The site also includes a database of the archival labels on the paintings and digitized images of the backs of the canvases. "Every mark means something, and you can trace the lives of these paintings through them," Ms. Rabinow said. The labels document each work's provenance and exhibition history, and the backs yield other insights. "You can tell that Braque stretched his own canvases and sometimes was sloppy," she said, "and that Picasso didn't."
"All the content on this microsite is original — it's not in the catalog" of Mr. Lauder's art, she added. "It was like writing a second book. I didn't sleep for a year."
Ms. Braun said, "Eventually, you will be able to find the whole history of a work of art online, along with archival photographs of the picture in situ," in various shows.
The research process led to the discovery that some paintings were misdated or bore inaccurate titles that were probably added later by others. Ms. Rabinow, for example, had been mystified by Braque's 1907 "Terrace at the Hôtel Mistral," painted that summer in the South of France.
"I didn't think it was the Hôtel Mistral at all," she said. "I found a postcard of the hotel, which Mr. Lauder bought. The wall didn't look like the wall in the painting. Then I used Google Earth, and I found another hotel with this balustrade, the Grand Hotel Château Fallet. So the title of his painting has been wrong."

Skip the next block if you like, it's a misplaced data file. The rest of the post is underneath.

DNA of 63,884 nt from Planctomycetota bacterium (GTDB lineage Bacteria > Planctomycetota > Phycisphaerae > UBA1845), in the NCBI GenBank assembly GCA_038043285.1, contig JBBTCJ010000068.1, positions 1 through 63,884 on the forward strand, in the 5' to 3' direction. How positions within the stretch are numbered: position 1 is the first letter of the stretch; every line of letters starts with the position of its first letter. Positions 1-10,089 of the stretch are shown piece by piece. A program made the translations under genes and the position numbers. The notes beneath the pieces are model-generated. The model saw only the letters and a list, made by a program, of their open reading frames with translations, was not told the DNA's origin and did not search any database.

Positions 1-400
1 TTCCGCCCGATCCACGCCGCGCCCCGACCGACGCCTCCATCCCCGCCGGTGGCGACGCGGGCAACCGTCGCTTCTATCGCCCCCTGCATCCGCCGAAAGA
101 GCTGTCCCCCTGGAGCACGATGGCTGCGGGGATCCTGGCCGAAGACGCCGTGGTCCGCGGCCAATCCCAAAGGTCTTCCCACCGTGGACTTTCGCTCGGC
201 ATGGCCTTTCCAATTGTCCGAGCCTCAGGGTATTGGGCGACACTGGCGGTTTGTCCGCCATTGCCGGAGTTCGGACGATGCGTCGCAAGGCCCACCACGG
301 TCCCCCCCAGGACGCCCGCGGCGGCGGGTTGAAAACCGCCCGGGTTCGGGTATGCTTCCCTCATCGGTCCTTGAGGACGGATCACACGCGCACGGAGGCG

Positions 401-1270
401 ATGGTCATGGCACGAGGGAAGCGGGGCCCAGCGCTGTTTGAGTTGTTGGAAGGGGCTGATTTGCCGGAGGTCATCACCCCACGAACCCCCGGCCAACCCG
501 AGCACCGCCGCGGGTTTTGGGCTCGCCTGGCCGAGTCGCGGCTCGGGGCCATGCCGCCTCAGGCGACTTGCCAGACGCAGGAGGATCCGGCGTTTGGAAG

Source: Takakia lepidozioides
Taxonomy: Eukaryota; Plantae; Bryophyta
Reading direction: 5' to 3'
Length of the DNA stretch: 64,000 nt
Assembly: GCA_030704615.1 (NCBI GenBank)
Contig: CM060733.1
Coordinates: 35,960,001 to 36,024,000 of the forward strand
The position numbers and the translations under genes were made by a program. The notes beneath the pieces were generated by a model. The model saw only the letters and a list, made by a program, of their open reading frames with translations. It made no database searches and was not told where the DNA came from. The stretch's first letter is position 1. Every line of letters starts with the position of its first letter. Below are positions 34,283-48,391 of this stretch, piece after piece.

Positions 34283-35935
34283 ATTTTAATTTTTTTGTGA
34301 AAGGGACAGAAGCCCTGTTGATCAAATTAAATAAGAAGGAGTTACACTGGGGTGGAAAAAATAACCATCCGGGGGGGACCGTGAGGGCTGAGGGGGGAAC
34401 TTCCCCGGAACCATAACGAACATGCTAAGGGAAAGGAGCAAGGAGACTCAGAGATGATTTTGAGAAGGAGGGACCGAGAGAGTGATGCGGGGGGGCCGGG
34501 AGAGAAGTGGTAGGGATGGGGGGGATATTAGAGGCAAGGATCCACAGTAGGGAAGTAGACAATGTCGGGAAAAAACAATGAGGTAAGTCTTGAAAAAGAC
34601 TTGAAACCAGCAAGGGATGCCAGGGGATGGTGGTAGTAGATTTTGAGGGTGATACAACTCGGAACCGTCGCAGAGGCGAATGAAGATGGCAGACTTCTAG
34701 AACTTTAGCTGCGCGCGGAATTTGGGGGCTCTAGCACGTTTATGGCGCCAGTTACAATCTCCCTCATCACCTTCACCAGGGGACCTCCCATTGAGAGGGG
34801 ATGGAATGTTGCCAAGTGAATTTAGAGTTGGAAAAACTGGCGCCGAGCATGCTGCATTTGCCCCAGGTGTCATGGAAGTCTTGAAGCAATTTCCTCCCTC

Picasso's Man With a Guitar, from the Lauder collection
Kahnweiler's archives have rarely been available to scholars, Mr. FitzGerald noted. Ms. Tasseau's project, if successful, could "change art history and through that, our understanding of 20th-century art politics," he said, adding: "She may make it. With the Met's backing, it may give her another push." Two more fellows will join the center next fall, as will a midcareer or senior scholar undertaking a residency.
Opening such a center at a large museum like the Met rather than at a university or as an independent entity has its advantages, Mr. FitzGerald suggested.
"To me, the most productive aspect in the study of art history is a revival of connoisseurship, an alliance of curators and conservators to study the object," he said. "That teaches us so much more about the way the artist was thinking. The alliance with the museum is the only place where this can happen."
The Met has a comprehensive conservation department, including a corps of scientists who have already added several short essays to the center's website in a feature called "A Closer Look."
The center is also sponsoring lectures and symposiums on the Lauder collection and on Cubism; in February, it hosted one that examined how Cubism spread through Central and Eastern Europe. The center also plans workshops in which curators and art historians will brainstorm about future small "dossier exhibitions" for which Mr. Lauder has promised to lend works every two years. And it will acquire archives from dealers and collectors, including the one documenting Mr. Lauder's collection, a trove of information that he has also bequeathed to the Met.